This is not dowry! Kikuyu elder wants soda, beer banned during ruracio

Kikuyu elder Njoroge wa Kimani, 89 from Murengeti, Kiambu County. [Photo: James Mwangi]
  • A Kikuyu elder and traditions’ custodian wants soda, beer banned during ruracio
  • According to Kimani, the revered tradition is being ruined by modern ways
  • He castigated an emerging ruracio trend whereby beer is taking over muratina

How did soda become part of Kikuyu dowry rite? This is the question a Kikuyu elder and its traditions’ custodian Njoroge wa Kimani poses, saying the revered tradition is being ruined by modern ways.

Kimani, 90 who runs Wakanini Cultural Centre in Murengeti, Kiambu laments the rapidly changing ways of conducting ruracio (Kikuyu dowry).

“I don’t understand how soda became part of this tradition. When and how? Who sanctioned this? It even irks me a lot when I see dowry procession with women carrying crates of soda. This is not our tradition” laments Kimani.

The soft drinks trend started with teetotallers, especially women and relatives to the bride demanding sodas besides lesos and other items and with time it has become a norm.

Mary Wanjiku, 76 admits women popularised sodas in ruracio but unintentionally. “We have small children and women who spend hours in the kitchen and such need to quench thirst and not with water or tea but something different and uncommon. This is how sodas were entrenched” she says.

On his part Kimani says his issues with the soft drinks is that they have become part of dowry ceremony yet if they are needed at all should be at the side-lines and away from the ritual’s grounds.

“In the olden days those who did not consume alcohol drank porridge. No one is forced to take brew but if they insist on offering sodas they should be kept away, shared out and be consumed away from the venue of dowry rites. What we can allow is brew, uji, water or soup from the slaughtered ceremonial animals” he warns.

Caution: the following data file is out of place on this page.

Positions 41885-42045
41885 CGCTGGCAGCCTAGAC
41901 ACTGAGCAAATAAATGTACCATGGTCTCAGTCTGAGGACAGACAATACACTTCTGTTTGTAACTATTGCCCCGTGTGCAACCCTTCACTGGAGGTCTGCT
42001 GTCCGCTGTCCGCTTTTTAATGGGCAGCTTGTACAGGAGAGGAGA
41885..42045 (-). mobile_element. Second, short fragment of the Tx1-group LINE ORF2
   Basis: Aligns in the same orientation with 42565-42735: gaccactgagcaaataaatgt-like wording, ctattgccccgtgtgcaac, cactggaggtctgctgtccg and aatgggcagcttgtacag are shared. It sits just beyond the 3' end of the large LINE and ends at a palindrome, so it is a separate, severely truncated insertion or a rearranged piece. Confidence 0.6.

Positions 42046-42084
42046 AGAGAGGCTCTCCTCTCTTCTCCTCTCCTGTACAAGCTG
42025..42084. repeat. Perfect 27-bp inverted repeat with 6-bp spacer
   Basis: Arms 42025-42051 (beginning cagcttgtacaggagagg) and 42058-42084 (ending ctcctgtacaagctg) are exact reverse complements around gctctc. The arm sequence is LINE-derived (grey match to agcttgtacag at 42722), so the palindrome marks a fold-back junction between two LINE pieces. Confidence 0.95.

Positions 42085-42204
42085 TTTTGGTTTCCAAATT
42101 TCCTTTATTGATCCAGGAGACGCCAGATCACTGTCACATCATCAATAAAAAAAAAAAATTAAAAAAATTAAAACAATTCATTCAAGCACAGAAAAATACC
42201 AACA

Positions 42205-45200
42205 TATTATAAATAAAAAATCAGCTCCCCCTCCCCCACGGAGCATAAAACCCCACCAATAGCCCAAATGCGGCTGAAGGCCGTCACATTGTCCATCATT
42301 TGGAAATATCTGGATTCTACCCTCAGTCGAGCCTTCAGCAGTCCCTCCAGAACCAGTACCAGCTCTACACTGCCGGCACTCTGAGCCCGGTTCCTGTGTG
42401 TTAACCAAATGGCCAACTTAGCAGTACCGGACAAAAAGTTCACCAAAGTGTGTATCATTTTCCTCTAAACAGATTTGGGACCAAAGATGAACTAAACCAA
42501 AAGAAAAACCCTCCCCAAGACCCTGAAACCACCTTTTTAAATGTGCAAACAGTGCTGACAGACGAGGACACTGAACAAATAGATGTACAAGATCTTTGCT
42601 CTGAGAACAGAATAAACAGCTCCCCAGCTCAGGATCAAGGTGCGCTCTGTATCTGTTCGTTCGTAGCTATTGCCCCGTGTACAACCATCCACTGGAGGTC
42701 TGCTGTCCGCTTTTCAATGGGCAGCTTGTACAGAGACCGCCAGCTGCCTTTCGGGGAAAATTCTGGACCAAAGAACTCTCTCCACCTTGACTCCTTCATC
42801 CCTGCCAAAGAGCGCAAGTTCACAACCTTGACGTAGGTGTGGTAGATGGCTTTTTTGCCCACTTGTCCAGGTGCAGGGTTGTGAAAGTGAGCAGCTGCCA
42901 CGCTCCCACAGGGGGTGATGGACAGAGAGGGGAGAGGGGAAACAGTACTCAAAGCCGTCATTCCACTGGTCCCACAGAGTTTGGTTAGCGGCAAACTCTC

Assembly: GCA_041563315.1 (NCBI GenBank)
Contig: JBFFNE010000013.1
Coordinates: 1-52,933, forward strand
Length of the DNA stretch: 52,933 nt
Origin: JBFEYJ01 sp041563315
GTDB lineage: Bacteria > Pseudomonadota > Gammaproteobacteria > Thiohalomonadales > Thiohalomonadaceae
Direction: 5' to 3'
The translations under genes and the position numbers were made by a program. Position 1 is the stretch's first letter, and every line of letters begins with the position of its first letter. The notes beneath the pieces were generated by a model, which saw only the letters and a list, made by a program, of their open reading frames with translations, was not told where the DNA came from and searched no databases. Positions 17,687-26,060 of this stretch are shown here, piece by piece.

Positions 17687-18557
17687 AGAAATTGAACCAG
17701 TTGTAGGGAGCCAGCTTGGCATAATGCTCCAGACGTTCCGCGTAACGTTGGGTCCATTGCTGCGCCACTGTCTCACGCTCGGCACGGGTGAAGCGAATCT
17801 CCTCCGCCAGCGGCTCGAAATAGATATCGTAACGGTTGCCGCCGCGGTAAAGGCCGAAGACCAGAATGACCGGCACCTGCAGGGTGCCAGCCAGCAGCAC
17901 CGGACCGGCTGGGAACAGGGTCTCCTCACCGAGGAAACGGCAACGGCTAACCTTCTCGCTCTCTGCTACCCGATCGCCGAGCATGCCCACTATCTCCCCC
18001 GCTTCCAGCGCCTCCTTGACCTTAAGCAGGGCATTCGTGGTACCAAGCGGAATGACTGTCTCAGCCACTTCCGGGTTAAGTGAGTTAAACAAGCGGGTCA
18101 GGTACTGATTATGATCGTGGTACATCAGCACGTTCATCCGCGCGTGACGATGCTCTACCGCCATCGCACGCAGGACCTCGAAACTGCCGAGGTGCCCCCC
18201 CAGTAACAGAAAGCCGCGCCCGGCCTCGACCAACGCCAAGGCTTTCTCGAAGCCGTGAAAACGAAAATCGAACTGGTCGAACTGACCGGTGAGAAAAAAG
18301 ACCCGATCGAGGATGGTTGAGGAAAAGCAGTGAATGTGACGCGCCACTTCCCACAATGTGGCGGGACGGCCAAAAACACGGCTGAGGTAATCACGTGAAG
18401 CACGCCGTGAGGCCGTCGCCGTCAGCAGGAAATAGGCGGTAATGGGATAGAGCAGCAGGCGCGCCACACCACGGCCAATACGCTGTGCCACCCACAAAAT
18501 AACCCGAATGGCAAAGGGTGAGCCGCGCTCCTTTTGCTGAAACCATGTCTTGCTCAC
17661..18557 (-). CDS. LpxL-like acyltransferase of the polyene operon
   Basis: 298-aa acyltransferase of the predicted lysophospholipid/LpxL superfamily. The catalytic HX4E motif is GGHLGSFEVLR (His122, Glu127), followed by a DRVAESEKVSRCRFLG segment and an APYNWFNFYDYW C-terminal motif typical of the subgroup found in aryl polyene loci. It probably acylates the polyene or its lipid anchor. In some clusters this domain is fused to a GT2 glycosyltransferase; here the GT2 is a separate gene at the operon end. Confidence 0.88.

The elder also castigates an emerging ruracio trend whereby beer is taking over muratina which is the only needed brew for the ceremony.

Two common and locally brewed beers have become synonymous with ruracio because they are affordable besides they intoxicate revellers quickly.

“Modern generation should know that beer is to liven the event but the brew meant for the ceremony is our traditional muratina.

At no time commercially brewed alcohol will replace muratina but such is allowed to extend celebrations. I have never accepted to spearhead any ritual without muratina being part of it. That is a prerequisite, even a calabash of it can be enough” he says.

Kimani also lashes out at sections of clerics he says have waged war traditions, misadvising their faithful to dump traditions like dowry or dishonouring some demands of dowry ceremony.

“These rites have been around for decades and can draw curse if they are disregarded. Why Pastors tell their members not to offer brew for dowry and when such are shadowed by curse they abandon them” he says